Rashi explains that although the little children were clearly not capable of comprehending the experience, they accompanied the adults. Thus, those who brought them would be rewarded. In truth, the children that came along probably disrupted the adults to the point that they could not listen as intently as they would have desired. We may, therefore, wonder at the Torah's insistence that the children be present. Would it not have been preferable for the children to remain at home, in order to enable the adults to properly concentrate on their service to Hashem?

Rabbi N. Adler, z"l, suggests that herein lies the actual reward. The adults were implored to "sacrifice" some of their personal spiritual experiences, so that the children would be availed the opportunity to see, hear and experience the sublimity of the moment. Torah education takes precedence over parents' personal needs. Many times, we won't bring our children (the ones who don't run around) to shul, because we want to "relax" and not worry about them. Or we will come home from work, wanting to take it easy, while our children have homework and other needs. This is a point well worth remembering. Shabbat Shalom. Rabbi Shmuel Choueka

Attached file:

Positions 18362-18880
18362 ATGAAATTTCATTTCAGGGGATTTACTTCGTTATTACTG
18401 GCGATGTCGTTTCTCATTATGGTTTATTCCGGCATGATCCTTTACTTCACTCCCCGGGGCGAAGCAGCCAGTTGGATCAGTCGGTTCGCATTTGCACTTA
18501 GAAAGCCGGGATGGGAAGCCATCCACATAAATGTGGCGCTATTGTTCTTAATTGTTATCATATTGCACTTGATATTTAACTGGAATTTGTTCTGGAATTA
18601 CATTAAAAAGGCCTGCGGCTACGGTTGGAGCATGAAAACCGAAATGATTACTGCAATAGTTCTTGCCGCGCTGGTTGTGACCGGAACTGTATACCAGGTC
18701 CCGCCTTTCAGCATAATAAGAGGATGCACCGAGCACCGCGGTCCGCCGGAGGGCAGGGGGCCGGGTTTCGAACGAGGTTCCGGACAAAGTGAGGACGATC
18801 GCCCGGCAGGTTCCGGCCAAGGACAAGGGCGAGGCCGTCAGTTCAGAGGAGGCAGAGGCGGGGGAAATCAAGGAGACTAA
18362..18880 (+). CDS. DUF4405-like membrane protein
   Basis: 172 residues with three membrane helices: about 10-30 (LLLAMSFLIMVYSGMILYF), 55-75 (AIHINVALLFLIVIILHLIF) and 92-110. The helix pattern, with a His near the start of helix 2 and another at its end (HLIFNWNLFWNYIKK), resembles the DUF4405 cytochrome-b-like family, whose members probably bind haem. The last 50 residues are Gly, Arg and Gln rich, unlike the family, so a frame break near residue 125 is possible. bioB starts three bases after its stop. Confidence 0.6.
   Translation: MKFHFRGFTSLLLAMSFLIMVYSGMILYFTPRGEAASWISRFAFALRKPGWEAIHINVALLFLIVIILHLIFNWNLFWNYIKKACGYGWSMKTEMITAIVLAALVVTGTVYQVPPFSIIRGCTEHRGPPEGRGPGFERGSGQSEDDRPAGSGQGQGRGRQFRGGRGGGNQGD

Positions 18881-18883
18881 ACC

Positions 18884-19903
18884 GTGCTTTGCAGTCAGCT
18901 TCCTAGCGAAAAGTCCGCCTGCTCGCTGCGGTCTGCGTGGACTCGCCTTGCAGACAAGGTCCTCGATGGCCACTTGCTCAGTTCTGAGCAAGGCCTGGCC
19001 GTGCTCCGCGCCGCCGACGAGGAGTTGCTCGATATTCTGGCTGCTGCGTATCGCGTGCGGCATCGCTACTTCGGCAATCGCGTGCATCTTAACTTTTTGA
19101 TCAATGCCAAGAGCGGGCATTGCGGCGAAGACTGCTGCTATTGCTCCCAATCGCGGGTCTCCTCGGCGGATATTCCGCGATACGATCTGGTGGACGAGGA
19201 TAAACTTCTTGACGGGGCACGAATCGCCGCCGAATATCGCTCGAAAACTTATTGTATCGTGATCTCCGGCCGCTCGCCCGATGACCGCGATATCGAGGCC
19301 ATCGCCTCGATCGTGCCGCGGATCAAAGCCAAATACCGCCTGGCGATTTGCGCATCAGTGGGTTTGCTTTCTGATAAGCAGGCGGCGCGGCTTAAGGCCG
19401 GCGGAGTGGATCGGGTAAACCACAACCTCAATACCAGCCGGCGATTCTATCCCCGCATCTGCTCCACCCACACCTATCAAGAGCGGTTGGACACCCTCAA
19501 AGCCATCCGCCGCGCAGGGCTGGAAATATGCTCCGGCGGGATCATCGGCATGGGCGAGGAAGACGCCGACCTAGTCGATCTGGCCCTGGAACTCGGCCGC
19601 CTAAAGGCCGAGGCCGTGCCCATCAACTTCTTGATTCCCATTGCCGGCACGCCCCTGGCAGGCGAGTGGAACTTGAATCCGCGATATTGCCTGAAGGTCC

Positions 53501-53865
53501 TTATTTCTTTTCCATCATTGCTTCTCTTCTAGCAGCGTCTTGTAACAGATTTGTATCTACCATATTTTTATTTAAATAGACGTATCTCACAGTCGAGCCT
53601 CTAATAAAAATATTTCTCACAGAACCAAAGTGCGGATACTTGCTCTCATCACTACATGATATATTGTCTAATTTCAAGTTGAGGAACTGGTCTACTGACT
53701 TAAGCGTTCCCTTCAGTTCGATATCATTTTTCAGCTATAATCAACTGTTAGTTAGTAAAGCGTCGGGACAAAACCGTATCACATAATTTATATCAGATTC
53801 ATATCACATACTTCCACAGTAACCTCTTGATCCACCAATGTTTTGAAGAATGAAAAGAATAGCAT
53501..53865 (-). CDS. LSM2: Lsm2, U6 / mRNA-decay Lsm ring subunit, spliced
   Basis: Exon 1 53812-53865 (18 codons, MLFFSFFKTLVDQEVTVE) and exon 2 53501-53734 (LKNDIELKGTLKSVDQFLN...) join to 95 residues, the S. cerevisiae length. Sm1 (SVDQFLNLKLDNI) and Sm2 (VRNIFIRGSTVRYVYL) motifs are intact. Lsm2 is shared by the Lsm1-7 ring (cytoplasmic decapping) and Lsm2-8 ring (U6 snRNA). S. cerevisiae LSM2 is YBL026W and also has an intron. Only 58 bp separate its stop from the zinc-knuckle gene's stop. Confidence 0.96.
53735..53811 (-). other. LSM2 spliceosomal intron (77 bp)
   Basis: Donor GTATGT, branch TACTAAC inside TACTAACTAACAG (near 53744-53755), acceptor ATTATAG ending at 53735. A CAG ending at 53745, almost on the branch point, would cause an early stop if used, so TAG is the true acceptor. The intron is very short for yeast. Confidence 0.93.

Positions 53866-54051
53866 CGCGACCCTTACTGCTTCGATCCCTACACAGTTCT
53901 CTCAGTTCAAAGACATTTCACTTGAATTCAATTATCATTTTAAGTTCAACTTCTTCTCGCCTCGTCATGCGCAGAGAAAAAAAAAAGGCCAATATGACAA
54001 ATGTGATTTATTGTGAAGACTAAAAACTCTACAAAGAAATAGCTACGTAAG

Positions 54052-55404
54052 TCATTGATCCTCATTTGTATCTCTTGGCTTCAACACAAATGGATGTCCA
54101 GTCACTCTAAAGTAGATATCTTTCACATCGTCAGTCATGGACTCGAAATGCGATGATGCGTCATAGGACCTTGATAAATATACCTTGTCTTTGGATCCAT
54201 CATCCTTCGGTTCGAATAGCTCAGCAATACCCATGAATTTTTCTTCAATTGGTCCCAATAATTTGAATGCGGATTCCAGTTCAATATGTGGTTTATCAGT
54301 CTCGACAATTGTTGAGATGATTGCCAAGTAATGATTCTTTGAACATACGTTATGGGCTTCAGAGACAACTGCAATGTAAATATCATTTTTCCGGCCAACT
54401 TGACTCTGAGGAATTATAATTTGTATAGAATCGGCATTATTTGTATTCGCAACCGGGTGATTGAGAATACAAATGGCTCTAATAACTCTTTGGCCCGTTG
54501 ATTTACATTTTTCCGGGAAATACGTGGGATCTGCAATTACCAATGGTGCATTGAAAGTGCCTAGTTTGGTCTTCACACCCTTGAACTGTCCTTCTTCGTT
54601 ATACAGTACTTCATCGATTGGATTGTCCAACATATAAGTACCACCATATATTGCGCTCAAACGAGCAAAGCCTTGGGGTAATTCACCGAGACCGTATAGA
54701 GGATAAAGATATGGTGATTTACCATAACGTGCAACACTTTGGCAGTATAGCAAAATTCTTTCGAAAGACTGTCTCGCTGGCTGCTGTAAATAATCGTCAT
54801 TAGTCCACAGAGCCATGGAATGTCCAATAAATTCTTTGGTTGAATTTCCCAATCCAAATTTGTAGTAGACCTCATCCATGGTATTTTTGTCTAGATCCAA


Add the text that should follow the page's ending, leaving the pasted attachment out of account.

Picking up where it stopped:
The seventh-grader hurtled through the doorway. He dropped his briefcase, threw off his coat, and headed for the kitchen. "Mom, I'm starving! What's for dinner?" he inquired as he opened the refrigerator door, frantically searching for a snack.

"Dinner isn't ready yet, dear," answered his mother. Danny settled for a glass of chocolate milk and a handful of cookies which he quickly gobbled, then went out of the kitchen.

Boys will be boys, and it was not long before Danny's room, the den, and several other areas of the neat house he had entered sported a trail of dropped articles. Homework papers, CDs, pens and markers littered the house.

"Danny, if you want dinner and the delicious dessert I made, you had better start picking up after yourself," warned Danny's mother. Realizing the consequences, he quickly attended to the mess.